Sramana Mitra: If you start with the intent of doing that, that addresses some of those issues. My last question is, you have talked about Checkpoint at the beginning. Checkpoint is a relatively older investment of USVP. How about newer investments? What are you really proud of and why? What is it about those companies that made you proud?
Dafina Toncheva: I like all my investments, even those that didn’t work out. One that I should mention is a security company called Prevoty. There’re a lot of unusual things about that company. I invested in them three years ago. They’re an LA-based company. You don’t see many security companies out of LA. LA is not the place you think about when you think about cybersecurity. But I found the company very compelling. It was building real-time application security.
We invested three years ago. It has been a long ride in some ways. The market was early so we had to wait it out. The founders had to deal with some really unpleasant founder lawsuit, which nearly cost the company’s life. It was very expensive and it took a long time. The guys just persevered. They kept finding the right early adopters. They were very clear on the value proposition. The technology was really incredible. The customers who were using the service were very excited and happy.
Get this. They were prepaid three years upfront. These were large companies. What happened was the company just announced, three days ago, that it’s getting acquired. It is getting acquired by Imperva, which is a public company out here. We used to be the Series A investors in Imperva. We were the first institutional investor. We’re no longer affiliated with Imperva. The initial team that we backed isn’t in the company anymore. Imperva announced on Thursday that it is buying Prevoty. I’m really happy with that one. I’m really proud of how the guys managed themselves over the last three years.
Perhaps another company that’s worth mentioning that I’m very proud of is my second investment as a venture capitalist. It’s Cloudflare. I led the seed round in Cloudflare. It was a million and a half. I was at Venrock. We took the entire round. The company now is over $2 billion in market cap and doing well over $150 million in sales. That was just less than eight years ago. That is probably one of the most successful companies that I have been involved with. We took it from zero to probably the largest CDN companies in the world today. That started in Utah.
Sramana Mitra: Utah is actually producing a lot of entrepreneurs. We are seeing a lot of Utah companies and some very good ones. Pluralsight has been an excellent success story. Of course, it all started with Omniture.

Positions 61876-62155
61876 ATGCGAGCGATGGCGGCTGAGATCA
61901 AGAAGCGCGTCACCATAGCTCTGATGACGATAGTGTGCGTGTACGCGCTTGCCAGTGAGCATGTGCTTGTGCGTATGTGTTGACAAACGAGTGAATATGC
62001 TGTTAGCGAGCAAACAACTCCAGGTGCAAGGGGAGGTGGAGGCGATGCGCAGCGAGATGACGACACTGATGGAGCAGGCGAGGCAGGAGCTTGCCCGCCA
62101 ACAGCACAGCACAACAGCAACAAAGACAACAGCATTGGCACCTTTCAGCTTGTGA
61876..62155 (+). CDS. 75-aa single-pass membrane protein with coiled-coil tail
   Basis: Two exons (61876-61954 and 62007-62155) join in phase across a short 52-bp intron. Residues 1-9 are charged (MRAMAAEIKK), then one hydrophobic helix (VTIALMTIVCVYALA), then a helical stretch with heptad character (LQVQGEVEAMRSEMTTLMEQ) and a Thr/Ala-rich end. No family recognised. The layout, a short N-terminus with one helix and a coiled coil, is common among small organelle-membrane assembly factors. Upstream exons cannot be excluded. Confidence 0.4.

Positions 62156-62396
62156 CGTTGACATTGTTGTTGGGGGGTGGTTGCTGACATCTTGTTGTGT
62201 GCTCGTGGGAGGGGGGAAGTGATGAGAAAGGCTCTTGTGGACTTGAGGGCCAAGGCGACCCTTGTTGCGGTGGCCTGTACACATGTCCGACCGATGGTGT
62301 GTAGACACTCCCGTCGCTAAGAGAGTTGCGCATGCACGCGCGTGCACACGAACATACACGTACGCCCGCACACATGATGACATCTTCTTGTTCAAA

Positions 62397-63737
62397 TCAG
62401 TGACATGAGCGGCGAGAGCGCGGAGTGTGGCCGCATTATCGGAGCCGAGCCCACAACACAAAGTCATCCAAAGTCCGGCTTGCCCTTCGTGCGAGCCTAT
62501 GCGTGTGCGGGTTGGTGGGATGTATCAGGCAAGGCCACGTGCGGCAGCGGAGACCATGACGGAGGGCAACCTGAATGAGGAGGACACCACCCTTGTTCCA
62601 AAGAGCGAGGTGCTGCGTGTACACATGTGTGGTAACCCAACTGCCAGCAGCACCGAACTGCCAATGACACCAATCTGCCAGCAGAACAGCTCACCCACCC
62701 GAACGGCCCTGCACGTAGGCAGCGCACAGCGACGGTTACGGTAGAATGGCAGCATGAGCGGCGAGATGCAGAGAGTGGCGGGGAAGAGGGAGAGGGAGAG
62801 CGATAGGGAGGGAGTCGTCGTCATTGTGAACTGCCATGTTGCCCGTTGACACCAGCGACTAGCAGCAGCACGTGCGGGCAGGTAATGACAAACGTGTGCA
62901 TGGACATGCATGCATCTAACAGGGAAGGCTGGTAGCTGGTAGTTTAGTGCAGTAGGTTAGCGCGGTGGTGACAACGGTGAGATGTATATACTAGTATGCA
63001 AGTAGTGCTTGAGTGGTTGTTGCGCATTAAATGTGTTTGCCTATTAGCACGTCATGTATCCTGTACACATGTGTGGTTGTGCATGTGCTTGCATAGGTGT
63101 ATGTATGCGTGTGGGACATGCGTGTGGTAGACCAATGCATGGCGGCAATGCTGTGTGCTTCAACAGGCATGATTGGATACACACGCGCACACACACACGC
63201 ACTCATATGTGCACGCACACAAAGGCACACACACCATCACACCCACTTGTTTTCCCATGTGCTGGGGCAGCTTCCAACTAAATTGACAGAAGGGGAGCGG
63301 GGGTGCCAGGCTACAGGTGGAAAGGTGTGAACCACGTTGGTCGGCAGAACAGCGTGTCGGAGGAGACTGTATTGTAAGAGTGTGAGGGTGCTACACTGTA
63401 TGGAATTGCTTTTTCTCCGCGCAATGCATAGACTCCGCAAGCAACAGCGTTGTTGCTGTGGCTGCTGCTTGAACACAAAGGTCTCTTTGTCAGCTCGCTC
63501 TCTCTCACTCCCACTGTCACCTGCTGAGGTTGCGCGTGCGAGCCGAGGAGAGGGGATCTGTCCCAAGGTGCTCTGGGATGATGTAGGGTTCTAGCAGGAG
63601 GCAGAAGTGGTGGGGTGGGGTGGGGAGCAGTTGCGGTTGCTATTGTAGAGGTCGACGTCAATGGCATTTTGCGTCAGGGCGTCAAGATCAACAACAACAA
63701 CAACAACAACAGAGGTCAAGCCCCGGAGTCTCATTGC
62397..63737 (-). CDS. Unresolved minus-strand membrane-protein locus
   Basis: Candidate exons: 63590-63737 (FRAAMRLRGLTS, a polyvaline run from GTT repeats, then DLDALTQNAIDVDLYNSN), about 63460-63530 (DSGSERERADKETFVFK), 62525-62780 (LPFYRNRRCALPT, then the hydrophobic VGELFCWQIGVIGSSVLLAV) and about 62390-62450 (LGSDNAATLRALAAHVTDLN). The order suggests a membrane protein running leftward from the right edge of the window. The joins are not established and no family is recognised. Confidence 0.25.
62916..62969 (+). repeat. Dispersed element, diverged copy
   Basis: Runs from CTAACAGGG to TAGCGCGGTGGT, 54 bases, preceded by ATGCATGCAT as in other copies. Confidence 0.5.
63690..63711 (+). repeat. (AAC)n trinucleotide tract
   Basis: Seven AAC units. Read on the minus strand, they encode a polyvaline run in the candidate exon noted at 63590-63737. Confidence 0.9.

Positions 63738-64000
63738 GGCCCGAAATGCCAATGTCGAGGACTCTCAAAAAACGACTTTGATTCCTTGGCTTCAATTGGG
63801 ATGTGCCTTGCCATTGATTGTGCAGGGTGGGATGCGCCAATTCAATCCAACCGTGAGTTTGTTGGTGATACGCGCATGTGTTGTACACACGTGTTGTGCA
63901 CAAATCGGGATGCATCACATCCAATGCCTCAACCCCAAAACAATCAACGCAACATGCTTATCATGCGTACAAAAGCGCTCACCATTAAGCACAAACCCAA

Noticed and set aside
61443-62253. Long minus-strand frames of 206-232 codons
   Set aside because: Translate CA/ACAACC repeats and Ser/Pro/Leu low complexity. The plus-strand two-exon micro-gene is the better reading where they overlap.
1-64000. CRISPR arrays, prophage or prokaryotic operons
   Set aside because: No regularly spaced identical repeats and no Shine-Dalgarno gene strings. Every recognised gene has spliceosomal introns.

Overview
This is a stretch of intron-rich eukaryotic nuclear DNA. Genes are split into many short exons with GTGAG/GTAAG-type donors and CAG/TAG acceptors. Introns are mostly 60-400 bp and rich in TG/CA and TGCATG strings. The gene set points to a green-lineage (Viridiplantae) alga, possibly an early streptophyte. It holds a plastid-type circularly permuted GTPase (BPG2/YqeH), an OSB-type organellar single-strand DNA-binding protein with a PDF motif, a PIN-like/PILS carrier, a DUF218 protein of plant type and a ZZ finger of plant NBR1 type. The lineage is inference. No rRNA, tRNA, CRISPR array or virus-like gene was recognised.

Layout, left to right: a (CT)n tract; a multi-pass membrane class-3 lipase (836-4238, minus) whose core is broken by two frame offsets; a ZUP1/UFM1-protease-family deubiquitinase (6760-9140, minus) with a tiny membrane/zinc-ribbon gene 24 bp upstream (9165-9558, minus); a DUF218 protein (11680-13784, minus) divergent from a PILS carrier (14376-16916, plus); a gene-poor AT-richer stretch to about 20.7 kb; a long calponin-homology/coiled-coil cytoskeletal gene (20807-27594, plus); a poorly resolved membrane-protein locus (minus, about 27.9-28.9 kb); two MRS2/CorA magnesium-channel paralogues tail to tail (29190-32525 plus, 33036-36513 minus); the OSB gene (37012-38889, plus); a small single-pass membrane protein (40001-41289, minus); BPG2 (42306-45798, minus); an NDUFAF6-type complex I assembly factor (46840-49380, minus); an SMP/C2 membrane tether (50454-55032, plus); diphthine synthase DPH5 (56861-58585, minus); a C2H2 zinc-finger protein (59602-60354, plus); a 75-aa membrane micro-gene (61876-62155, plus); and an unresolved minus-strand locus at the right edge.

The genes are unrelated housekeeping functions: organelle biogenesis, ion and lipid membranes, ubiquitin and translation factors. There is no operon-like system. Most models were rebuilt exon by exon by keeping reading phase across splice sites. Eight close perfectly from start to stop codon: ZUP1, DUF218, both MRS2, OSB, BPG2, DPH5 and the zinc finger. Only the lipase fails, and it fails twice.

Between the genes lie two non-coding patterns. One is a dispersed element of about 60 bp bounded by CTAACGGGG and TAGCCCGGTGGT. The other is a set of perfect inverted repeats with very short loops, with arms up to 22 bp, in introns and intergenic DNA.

Dafina Toncheva: That’s right. I love going to Utah. I love the entrepreneur community there. It’s a vibrant place and a lot of great talent there. I enjoy spending time there.
Sramana Mitra: I have one last question about women and entrepreneurship. What is your perspective? There has been a lot of discussion on this topic. How do you synthesize what is going on? Is there bias?
Dafina Toncheva: I’m really glad to see changes. Women entrepreneurs are getting more funding. They’re getting more attention. Women investors are also getting more attention and more airtime. When I went to college, I was one of a handful of women that studied computer science and applied math. When I went to Microsoft, I think I was the only one in a team of 50. It’s nice to see things changing and more women being part of the entrepreneur community.
I think we just need more success stories that can motivate more women to join. Also, more success tends to place the focus on women in those areas. We’re going through interesting times and I’m excited for the changes ahead. Everybody gets to benefit from more women in technology and more female entrepreneurs. The diversity that it brings is beneficial to everyone involved.
Sramana Mitra: I don’t know what years you were in Computer Science program in the US. I was at MIT in the 1993 to 1995 timeframe. I was actually a Ph.D. student. I started a company and I left. At that time, we had very few women. That number has improved. At MIT at least, women in computer science improved greatly.
In general, women in computer science has improved. That is really the core issue. Unless there are more women trained in technology and will have gone through the real technology programs, you can’t really expect them to go start technology companies.
Dafina Toncheva: That’s right. I was at Harvard between 1998 and 2002. There were probably more women than at the time you were at MIT. It wasn’t significantly better. The numbers are looking much better these days. It’s really nice to see women joining the investment community and the community being more accepting. That’s what gives me so much hope.
Sramana Mitra: Absolutely. On that very positive note, thank you very much for sharing your thoughts.